Leftover yarn scraps. The yarny crafter's nemesis, or is it a gift?
You can rarely ever knit or crochet something up without having some yarn leftover can you? In fact, it won't be too many projects down the road before you have quite a few bits and bobs left over, often in quite a few colours too. Too much yardage to throw away but yet, not really enough in any one colour or weight to do much with either. Awkward.
In theory it's simple. It should be a gift. It's extra yarn that we can make another project out of, for 'free' after all. So we come up with projects to try and use our odds and ends up but somehow it doesn't always work out quite how we plan... How often have you tried to make a project 'from stash' only to end up having to buy more yarn to finish, which then turns into yet more leftovers? Yep, me too.
So this blanket was my attempt to answer that little problem. I have quite a hefty bag of remnants left from my Colour Theory Blanket that I wanted to make use of so I came up with a cunning plan. I decided that I'd keep things very simple and just work back and forth in rows of treble (US - dc) crochet using one colour until it ran out and then just switch to the next and so on.
I've mentioned before that I like my colours to go where I want them too go and so as well intended as this plan was it probably won't surprise you to know that I had to tinker with things a bit. The hodge podge of yarns that tumbled out of the bag when I decided to get started weren't terribly inspiring. There was a lot that I felt fell into the 'dirge' category and the pretty, appealing colours were fairly sparse. On top of which, the yardage of the dirge far out weighed the yardage of the pretty.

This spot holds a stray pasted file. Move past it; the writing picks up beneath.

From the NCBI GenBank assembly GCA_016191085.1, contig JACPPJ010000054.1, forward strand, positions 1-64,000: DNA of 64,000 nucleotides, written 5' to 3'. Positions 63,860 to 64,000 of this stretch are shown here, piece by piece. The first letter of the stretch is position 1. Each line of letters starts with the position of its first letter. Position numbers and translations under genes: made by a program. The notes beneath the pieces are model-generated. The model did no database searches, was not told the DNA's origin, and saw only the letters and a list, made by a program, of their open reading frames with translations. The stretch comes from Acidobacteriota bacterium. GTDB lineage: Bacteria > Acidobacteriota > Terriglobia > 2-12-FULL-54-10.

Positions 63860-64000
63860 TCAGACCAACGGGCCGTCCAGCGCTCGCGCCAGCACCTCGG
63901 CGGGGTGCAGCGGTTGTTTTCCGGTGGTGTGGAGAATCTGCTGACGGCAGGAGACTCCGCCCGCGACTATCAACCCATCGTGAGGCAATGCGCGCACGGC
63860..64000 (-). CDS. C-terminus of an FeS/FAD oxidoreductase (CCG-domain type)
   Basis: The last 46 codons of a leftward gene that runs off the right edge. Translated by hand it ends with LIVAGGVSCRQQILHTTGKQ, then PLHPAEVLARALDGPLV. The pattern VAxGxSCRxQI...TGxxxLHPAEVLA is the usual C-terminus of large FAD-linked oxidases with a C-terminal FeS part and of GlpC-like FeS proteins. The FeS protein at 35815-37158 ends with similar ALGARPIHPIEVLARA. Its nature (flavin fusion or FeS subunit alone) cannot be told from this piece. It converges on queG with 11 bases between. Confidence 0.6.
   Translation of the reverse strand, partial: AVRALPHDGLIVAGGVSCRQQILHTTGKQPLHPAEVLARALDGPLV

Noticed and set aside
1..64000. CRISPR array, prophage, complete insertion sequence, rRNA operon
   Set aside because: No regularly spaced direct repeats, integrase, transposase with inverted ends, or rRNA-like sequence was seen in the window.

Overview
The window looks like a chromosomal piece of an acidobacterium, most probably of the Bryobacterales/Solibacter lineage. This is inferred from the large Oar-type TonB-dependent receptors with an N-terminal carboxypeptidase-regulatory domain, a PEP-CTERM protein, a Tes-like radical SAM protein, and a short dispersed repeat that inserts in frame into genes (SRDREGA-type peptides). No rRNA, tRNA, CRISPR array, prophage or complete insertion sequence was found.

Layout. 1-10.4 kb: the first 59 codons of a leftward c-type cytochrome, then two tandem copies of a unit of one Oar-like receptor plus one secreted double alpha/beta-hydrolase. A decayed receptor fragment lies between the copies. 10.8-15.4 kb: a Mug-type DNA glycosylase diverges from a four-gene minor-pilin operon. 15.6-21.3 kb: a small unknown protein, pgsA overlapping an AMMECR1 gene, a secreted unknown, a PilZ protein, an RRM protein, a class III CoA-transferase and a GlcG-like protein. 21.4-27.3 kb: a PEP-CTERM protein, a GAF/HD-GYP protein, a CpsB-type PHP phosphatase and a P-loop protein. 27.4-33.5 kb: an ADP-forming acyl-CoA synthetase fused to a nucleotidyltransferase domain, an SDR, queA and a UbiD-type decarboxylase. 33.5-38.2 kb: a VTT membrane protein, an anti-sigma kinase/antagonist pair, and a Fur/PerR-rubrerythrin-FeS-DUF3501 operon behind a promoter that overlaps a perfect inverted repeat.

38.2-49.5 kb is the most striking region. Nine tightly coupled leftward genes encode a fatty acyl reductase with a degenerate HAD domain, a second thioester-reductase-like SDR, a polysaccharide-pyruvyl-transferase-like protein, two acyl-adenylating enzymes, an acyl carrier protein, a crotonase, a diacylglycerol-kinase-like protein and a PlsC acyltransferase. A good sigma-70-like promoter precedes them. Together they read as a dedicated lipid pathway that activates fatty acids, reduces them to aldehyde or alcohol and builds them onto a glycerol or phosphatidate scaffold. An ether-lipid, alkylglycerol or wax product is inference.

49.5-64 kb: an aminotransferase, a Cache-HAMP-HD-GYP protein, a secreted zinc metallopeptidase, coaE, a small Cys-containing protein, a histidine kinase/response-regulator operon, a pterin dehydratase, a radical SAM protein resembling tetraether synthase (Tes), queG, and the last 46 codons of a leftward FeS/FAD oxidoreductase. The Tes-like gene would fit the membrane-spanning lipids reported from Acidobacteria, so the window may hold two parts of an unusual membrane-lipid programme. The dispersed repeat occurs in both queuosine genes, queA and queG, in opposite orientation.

I decided to plunge on regardless but it soon became clear that I would have eek my nice colours out a little and pepper them in amongst the less appetising offerings. It was also fairly clear that due to the ample yardage of some of the colours, I'd have to step in and prune a little early rather than let nature take it's course. Otherwise this wouldn't have been so much a blanket of stripes, more of a block of colour with a strange discoloured assortment at one end. Not ideal.
So that's how it went. A completely random and naturally occurring striping mish mash of a blanket, helped along by me to seem just 'random' and just 'natural' enough.
My plan from the start was to felt the blanket. The yarn is 100% wool and as it's for the hound I knew I'd probably be washing it plenty and didn't want to worry about slinging it into the machine. I thought it'd be a good plan to toughen it up against pin sharp teeth and I was just generally interested in how it would look felted and how much it would shrink too.
I just did a simple crab stitch edging, there was no point in doing anything fancy with the felting treatment coming up and anyway, I like how it looks. I'm quite pleased with how it turned out in the end. The palette isn't obviously something I'd come up with given free rein but for it's intended use it's perfect and I'm happy with scrappy stripes effect. I like the way the colours just end in the middle of a row and that's all part of it's charm.
Here's a picture of how it looks once it's been felted up. It had been through the machine twice by this point. The first trip had quite an effect but the second go through really made a big difference. The stitches are all merged together and indistinct and the edging is smooth and muzzy.
It looks and feels exactly like a rug now, it's quite firm. In fact I'm almost tempted to make another for that very purpose. It would look good in the craft room I think. Of course, I'd need more yarn....
: : SCRAPPY STRIPES : :
Pattern: None really, just the stitches mentioned and linked above
Yarn: Cascade 220
Hook: 4.5mm (G/H USA)
Size before felting: 70 x 140 cm
Size after felting: 54 x 80 cm